Karen E. Woody


Section 1502 of the Dodd-Frank Wall Street Reform and Consumer Protection Act of 2010 (“Dodd-Frank”) created a novel approach to corporate social responsibility (“CSR”) in supply chains by requiring public companies to disclose the presence of conflict minerals in their products. Dodd-Frank, as a whole, has faced a barrage of criticism since its passage, and Section 1502 was not immune from intense critical backlash. As I argued in prior scholarship and congressional testimony, Section 1502 was ill-conceived in substance and form. Its application resulted in the improper use of securities laws to the detriment of its laudable public international law goals. This Article will address whether, despite the structural and consequential shortcomings of the provision, it nevertheless has had positive normative effects related to both consumer and corporate awareness and behavior. In other words, this Article will consider whether the functional effects of the law have “moved the needle” in the direction of its intent, despite the provision’s potentially fatal flaws. This inquiry will address the question of whether there is a function and purpose of “bad law.” Given that the fate of Section 1502 hangs largely in the balance at present, and the current administration has indicated that it will not provide funds for the implementation of Section 1502, the time is ripe for an analysis of the effectiveness of Section 1502 to date. This Article will use a retrospective lens to analyze the effect of Section 1502 on transparency within corporate supply chains, consumer behavior and awareness, and corporate social responsibility. In doing so, this Article will consider the broader question surrounding the effects bad law can have in society.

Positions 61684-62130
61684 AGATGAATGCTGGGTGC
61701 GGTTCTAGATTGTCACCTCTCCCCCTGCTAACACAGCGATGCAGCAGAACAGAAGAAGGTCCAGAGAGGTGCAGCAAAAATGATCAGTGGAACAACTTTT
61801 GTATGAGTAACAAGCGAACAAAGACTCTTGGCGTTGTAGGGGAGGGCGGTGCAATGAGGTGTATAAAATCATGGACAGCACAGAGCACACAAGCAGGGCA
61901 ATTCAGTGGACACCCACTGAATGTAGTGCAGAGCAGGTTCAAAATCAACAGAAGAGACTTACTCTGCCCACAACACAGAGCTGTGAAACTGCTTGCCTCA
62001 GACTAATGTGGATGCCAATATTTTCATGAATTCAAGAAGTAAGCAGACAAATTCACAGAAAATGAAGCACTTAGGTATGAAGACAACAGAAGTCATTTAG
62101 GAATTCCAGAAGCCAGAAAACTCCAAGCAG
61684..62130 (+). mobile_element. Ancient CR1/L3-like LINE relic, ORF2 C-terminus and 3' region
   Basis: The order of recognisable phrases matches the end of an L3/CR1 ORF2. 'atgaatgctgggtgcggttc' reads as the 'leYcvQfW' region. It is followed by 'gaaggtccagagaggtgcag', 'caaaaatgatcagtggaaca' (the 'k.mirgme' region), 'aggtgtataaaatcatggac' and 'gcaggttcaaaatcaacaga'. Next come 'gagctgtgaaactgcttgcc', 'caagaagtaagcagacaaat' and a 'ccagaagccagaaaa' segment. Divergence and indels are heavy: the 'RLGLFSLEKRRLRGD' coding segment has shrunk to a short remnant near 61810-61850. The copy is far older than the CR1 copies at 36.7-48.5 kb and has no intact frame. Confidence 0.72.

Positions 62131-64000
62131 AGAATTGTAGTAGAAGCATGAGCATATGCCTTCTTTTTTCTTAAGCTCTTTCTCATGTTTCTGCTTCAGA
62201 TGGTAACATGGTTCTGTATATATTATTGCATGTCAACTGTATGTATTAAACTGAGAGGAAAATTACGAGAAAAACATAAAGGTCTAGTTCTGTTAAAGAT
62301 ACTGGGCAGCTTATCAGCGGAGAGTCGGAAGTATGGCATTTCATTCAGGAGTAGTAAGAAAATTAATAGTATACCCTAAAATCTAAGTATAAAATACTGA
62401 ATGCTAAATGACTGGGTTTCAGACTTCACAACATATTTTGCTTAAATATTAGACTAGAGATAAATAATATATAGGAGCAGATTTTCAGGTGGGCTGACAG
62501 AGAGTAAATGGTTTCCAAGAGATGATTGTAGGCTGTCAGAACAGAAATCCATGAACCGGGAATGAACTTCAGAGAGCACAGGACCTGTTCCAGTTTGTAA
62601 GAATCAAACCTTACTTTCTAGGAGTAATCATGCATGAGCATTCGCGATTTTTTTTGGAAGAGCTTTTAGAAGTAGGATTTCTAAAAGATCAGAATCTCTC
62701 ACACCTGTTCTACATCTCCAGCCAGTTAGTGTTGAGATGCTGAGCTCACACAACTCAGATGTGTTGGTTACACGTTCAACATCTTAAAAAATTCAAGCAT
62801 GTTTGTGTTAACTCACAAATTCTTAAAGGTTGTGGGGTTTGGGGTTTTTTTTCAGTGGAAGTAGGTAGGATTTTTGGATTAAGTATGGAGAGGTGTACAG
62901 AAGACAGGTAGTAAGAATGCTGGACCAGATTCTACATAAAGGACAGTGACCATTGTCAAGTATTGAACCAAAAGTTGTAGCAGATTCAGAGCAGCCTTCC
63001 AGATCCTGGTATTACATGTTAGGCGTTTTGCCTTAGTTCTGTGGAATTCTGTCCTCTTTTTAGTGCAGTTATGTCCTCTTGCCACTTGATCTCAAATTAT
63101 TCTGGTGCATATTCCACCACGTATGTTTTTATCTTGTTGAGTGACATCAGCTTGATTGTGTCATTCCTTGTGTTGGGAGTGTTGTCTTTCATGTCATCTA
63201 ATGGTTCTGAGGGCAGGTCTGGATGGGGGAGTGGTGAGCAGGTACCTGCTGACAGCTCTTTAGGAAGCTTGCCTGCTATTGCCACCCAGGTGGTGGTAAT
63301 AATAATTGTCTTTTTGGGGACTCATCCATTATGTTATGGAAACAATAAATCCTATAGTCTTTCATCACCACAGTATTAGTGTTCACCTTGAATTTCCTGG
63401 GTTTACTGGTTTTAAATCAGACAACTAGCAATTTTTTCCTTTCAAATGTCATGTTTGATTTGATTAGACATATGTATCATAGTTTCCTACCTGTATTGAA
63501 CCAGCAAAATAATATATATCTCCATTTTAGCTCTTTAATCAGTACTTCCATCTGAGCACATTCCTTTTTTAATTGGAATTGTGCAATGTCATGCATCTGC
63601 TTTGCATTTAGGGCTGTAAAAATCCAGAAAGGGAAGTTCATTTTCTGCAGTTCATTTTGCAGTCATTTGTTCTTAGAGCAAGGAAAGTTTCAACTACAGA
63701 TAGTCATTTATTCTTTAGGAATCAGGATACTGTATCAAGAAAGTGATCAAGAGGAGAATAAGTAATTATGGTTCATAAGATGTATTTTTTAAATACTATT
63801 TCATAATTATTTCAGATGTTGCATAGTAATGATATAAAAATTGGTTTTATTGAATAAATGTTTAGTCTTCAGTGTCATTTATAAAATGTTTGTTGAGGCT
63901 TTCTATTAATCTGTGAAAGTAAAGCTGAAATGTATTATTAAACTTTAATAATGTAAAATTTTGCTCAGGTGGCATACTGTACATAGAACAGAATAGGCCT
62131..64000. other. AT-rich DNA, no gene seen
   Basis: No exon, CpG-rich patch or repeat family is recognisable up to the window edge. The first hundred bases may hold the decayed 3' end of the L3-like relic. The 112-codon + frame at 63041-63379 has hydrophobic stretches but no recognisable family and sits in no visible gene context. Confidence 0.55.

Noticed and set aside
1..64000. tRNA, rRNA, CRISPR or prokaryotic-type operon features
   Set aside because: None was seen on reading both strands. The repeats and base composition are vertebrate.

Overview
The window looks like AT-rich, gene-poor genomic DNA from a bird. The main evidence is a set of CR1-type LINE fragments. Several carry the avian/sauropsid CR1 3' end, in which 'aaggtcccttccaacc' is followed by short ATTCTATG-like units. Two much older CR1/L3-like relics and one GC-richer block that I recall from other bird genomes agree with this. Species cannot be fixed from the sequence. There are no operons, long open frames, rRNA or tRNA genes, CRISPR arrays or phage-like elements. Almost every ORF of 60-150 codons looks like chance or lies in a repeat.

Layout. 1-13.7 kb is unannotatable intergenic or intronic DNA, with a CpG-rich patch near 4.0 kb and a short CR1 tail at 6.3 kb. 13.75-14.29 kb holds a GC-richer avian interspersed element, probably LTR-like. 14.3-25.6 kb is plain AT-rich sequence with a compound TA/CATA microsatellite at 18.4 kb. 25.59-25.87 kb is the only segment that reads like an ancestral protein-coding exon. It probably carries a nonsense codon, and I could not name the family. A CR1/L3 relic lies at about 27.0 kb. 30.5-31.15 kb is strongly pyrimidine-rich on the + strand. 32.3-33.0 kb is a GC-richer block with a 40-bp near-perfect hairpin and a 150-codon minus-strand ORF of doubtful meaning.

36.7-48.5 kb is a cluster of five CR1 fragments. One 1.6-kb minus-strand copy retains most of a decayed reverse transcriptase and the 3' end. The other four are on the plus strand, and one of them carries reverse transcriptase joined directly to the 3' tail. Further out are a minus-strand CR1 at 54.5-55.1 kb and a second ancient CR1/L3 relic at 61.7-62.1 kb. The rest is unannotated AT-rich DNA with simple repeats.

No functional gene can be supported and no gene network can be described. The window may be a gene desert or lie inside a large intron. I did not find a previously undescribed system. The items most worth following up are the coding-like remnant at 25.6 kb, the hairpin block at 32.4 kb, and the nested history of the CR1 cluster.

Volume Number


Issue Number